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Book TitleLaw, War & Crime: War Crimes, Trials and the Reinvention of International Law
Book AuthorSimpson, Gerry
Bibliographic InformationPolity, 2007, Pages : 225, $24.95, ISBN 9780745630236

Review Title
Reviewer(s) Jodoin, Sébastien

Short review

Law, War & Crime: War Crimes, Trials and the Reinvention of International Law. By Gerry Simpson. Cambridge: Polity Press, 2007. Pp. 225. $24.95.
Reviewed by Sébastien Jodoin, Legal Research Fellow, Centre for International Sustainable Development Law.
The field of international criminal law has a long and storied tradition of dissent within and outside of the courtroom. From Justice Pal in Tokyo, Arendt in Jerusalem, and Milosevic in The Hague, dissenters, critics and opponents have raised a number of difficult questions about the legitimacy, the fairness and the politics of international criminal justice.[1]
Gerry Simpson’s Law, War & Crime (as well as his scholarship as a whole on international criminal law) is part of this tradition of dissent. That is not to say that Simpson’s project is primarily characterized by a resistance to or a critique of international criminal law. Rather, his aim is to problematize the tensions which make up the underlying structures of international criminal law, tensions between law and politics, the local and the international, the individual and the collective, justice and history, and violence and legality. Simpson examines how these different themes have recurred throughout the history of the field in statements made by critics and supporters, in pleadings and judgments in criminal proceedings, and in the political and diplomatic debates surrounding the creation and use of international criminal law.
Simpson’s fundamental argument is that the mainstream of the field of international criminal law has too often ignored, been blind to or complacent about the way in which it is constituted by these different relationships and how they produce a form of displaced politics, i.e. politics by other means or in another form. These politics amount to what Simpson calls juridified diplomacy: “the phenomenon by which conflict about the purpose and shape of international political life (as well as specific disputes in this realm) is translated into legal doctrine or resolved in legal institutions” (p. 1).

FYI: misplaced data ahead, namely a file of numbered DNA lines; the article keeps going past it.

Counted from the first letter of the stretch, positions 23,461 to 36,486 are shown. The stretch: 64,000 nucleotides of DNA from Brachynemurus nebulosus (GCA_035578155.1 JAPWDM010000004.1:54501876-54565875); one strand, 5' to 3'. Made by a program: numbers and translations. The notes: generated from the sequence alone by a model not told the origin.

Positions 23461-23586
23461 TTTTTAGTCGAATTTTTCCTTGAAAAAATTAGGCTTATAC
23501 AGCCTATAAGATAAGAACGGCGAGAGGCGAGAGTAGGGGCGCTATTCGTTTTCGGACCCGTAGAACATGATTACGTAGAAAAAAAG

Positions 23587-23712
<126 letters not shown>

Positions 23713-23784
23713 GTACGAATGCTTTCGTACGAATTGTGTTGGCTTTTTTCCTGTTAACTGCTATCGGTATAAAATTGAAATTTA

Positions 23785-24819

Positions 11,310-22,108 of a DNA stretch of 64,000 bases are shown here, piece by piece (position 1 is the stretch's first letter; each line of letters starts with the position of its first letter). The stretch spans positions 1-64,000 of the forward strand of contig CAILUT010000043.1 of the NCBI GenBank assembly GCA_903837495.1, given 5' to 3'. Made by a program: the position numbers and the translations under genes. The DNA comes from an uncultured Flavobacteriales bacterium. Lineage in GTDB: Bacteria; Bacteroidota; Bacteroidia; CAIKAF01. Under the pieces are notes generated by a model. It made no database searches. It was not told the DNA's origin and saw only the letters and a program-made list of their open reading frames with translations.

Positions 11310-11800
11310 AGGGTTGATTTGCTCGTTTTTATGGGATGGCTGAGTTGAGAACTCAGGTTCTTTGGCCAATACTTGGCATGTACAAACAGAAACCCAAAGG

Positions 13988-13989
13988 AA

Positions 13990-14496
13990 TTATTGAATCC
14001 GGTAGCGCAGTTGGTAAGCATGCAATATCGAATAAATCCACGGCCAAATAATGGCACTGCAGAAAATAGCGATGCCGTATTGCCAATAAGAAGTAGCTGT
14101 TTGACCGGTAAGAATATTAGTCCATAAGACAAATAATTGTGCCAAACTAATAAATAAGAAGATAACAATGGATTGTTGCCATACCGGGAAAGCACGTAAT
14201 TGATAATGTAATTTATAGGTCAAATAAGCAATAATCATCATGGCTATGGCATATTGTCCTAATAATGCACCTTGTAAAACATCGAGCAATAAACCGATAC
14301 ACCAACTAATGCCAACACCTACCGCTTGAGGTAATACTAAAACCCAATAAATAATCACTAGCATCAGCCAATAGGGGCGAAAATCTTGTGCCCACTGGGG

Chapter 1 focuses on the relationship that lies at the centre of international criminal law’s self-image, that between law and politics. Simpson lays out four self-images: deformed legalism (international criminal law as a corrupt legal mechanism), transcendent legalism (international criminal law as overcoming politics), utopian politics (a realist critique of international criminal law) and legalistic politics (international criminal law as politics by other means with useful or harmful functions and purposes). In particular, Simpson recounts the role that the law/politics divide played in the negotiations of the Rome Statute regarding most notably the differing roles of state consent, the Prosecutor’s office and the Security Council in the structure and functioning of the Court.
Chapter 2 examines two dialectics that animate the discipline of international criminal law: one relating to the place of justice, opposing the national to the international, and another relating to the style of justice, opposing provincialism to cosmopolitanism. Simpson considers how the field has sought to grapple with and accommodate both the hopes for cosmopolitan justice and universalism and the requirements of sovereignty and particularity, especially at each period of institutional reform and during the establishment and evolution of war crimes trials. Simpson ultimately concludes that international criminal law is fundamentally characterized by hybridity, in the way that it has moved between the international (e.g., the Nuremberg Tribunal and the ad hoc tribunals) and the local (e.g., the Eichmann Trial and the Bosnian War Crimes Chamber) and has institutionalized this very tension (e.g., the complementarity principle in the Rome Statute or the creation of hybrid tribunals).